Call it an attack on the cul-de-sac. Call it nostalgia for the grid.
The theory behind a new wave of old-style housing developments suddenly in vogue around Maryland is that laying out blocks with sidewalks and houses close together will break the growing isolation of America's cul-de-sacs.
Gently curving streets with dead-ends that slow traffic became popular after World War II as symbols of suburban escape from the dehumanizing boxes of the city.
Now some suburban planners are holding up the cul-de-sac as a symbol of evil.
Planners in the so-called "new urbanism" school argue that cul-de-sacs discourage human interaction by spreading houses apart, eliminating sidewalks and imprisoning people in cars.
They claim that tighter communities would be formed if people were forced to bump into one another walking from on-street parking spaces past neighbors' porches and to the store.
This move back to the grid is based on an underlying assumption about human nature - that sidewalk social engineering can work. The New Urbanists have faith that re-arranging streets not only will help traffic flow but also will improve society.
"It sounds goofy, but it really does change people's behavior," said Baltimore engineer David S. Thaler, who has designed neo-traditional subdivisions in Sykesville as well as in Tennessee, Pennsylvania and Illinois.
"It doesn't make criminals into saints. But it cuts down on the isolation of the sprawling suburbs. It creates outdoor spaces that pedestrians feel comfortable with. And this gets people out on the street and interacting with other people."
The Sun interviewed 10 residents of a 6-year-old grid-style subdivision - Kentlands in Gaithersburg - and 10 residents of equally new cul-de-sac developments, Knollwoods and Keenan's Landing in Ellicott City.
In some ways, the neighborhoods couldn't be more different.
Kentlands features colonial houses close together on narrow streets, with cedar-shingle roofs, porches, picket fences, garages hidden in alleys, with paths to encourage walking and intimate neighborhood parks.
Call its residents the blockheads.
Knollwoods and Keenan's Landing are on private dead-end roads, with "Brady Bunch"-style houses far apart on wide lawns. They have no sidewalks, and two-car garages predominate.
Call its residents the pod people.
The interviews showed that the blockheads were almost as likely as the pod people to drive to the mall for even a single item such as a quart of milk.
The difference between their destinations: The blockheads' shopping center has Romanesque pillars and faux towers decorating its Fashion Bug and Giant chain stores, while the pod people's supermarket lacks these "traditional" touches.
The interviews also suggest that the allegedly isolated pod people knew more about their neighbors than the blockheads who paid to live shoulder-to-shoulder.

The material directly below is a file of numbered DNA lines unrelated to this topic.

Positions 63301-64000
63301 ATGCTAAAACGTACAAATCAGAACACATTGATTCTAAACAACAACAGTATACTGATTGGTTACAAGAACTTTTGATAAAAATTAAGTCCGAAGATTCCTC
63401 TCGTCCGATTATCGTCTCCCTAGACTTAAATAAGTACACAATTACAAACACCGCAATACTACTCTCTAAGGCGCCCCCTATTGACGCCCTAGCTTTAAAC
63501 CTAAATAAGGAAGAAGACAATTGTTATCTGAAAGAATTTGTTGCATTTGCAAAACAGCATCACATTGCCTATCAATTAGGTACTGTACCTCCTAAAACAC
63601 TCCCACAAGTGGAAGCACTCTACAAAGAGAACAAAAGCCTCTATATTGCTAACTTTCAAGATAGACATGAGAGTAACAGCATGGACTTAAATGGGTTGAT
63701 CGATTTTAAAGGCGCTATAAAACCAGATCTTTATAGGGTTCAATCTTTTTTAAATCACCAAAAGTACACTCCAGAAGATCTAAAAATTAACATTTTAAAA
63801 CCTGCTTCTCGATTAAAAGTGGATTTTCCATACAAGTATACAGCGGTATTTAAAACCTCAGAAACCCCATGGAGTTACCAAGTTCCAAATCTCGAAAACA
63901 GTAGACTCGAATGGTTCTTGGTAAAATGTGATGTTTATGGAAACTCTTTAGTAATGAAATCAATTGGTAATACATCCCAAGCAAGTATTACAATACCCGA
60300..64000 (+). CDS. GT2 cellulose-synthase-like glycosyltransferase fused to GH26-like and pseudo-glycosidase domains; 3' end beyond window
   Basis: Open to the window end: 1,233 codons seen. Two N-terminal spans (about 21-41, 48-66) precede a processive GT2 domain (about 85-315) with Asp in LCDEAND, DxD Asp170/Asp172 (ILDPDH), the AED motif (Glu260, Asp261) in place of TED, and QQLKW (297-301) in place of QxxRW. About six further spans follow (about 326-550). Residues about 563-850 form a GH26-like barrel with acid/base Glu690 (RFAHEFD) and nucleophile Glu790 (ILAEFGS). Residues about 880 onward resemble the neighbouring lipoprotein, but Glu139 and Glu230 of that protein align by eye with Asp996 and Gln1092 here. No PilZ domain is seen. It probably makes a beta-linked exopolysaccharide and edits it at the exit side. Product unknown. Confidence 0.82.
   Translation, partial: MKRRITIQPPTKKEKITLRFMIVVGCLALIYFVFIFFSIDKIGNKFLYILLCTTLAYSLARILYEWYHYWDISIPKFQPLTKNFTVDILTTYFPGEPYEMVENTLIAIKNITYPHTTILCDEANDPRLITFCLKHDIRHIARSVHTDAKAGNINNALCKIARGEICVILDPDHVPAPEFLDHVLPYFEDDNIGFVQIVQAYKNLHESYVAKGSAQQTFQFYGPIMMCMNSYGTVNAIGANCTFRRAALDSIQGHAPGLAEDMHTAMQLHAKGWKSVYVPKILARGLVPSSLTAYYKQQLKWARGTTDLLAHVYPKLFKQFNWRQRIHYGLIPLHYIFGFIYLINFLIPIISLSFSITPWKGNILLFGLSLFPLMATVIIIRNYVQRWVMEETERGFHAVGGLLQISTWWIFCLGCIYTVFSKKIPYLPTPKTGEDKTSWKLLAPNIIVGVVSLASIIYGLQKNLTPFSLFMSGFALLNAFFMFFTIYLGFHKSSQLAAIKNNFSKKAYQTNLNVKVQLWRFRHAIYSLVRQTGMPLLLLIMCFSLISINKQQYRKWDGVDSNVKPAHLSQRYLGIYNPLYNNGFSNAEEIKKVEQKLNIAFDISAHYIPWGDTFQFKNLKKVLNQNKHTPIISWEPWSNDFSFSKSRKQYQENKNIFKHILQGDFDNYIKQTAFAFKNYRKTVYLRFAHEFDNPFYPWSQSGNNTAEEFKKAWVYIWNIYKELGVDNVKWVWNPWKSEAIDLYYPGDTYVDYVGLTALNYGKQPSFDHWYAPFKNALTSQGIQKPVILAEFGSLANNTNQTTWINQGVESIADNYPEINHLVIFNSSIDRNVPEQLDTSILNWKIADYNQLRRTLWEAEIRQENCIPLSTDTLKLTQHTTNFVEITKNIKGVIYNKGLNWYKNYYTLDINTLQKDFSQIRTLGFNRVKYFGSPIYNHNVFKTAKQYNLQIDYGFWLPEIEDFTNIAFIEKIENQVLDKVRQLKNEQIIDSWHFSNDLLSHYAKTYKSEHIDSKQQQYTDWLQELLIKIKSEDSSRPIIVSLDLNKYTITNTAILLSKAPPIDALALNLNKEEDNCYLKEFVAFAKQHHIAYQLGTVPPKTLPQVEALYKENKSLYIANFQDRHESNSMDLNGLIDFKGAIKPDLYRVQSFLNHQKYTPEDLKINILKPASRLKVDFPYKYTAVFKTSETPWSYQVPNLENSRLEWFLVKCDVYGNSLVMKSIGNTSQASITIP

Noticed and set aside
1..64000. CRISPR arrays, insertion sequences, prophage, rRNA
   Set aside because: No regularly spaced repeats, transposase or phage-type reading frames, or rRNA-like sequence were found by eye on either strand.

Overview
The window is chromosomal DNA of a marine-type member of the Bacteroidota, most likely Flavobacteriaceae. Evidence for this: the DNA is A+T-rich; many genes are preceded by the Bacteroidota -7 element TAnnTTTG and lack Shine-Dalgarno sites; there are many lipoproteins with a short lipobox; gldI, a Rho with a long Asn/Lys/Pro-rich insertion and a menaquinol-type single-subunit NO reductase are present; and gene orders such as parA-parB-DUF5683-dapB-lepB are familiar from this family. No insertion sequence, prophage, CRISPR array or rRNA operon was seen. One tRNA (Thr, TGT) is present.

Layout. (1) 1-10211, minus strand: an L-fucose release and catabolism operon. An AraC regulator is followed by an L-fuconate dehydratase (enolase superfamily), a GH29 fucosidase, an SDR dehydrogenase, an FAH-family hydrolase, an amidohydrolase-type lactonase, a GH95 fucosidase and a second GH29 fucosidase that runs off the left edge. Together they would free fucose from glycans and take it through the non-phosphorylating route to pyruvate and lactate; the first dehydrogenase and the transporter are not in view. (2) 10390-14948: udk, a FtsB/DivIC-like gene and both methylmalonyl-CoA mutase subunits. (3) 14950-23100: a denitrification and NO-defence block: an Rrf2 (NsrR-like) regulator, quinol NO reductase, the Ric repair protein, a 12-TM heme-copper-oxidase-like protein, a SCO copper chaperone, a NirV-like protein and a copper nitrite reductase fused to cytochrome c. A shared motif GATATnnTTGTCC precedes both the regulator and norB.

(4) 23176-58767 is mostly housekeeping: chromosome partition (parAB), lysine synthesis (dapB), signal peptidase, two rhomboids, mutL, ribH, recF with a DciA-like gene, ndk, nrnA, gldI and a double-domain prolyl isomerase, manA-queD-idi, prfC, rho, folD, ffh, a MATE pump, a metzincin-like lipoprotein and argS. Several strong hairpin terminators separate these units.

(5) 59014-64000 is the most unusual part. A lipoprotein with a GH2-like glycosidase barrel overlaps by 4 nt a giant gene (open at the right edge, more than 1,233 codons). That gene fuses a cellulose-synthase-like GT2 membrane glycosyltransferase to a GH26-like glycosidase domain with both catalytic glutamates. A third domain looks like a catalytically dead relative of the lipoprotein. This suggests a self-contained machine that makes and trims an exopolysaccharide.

The blockheads bragged about their close-knit warmth, but only half of them could recite the first names, last names and occupations of their next-door neighbors.
In contrast, 90 percent of the pod people could cite these facts.
Defending the cul-de-sac
Jim Murphy, a 42-year-old moving company vice president who lives in a Keenan's Landing cul-de-sac, reacted angrily to a suggestion that pod people weren't as neighborly as blockheads.
"I don't think people's behavior changes according to what living accommodations society builds," said Murphy. "Being close doesn't necessarily make people friendlier. Do people in prison like each other? They certainly are close. The rowhouses in Baltimore are close, but if you try to walk to the store there, you'll get shot."
Mike Janus, a 41-year-old prison system manager who lives in a rowhouse in the Kentlands, said blocks with houses close together force neighbors to see and interact with each other.
"If you are out in your backyard and your neighbor is out in his backyard, you tend to talk because you are physically close. We've moved from suburban neighborhood to suburban neighborhood before we came here, and we moved here intentionally because we wanted that community feeling, which I enjoy," said Janus, who couldn't recall his neighbor's last name.
L The community feeling is selling well now but hasn't always.
A year after developer Joseph Alfandre started selling homes in June 1990, Alfandre defaulted on a bank loan. Sales were sluggish when the recession hit, explained Jane Osorio, manager of the Kentlands Information Center.
Chevy Chase Bank took over, and eventually 1,200 of the planned 1,500 homes were sold and occupied, she said. Nevertheless, the trouble made other neo-traditional developers nervous.
On Telegraph Road in western Anne Arundel County, the Mandrin Construction Co. plans to start building 135 homes in a neo-traditional grid this winter.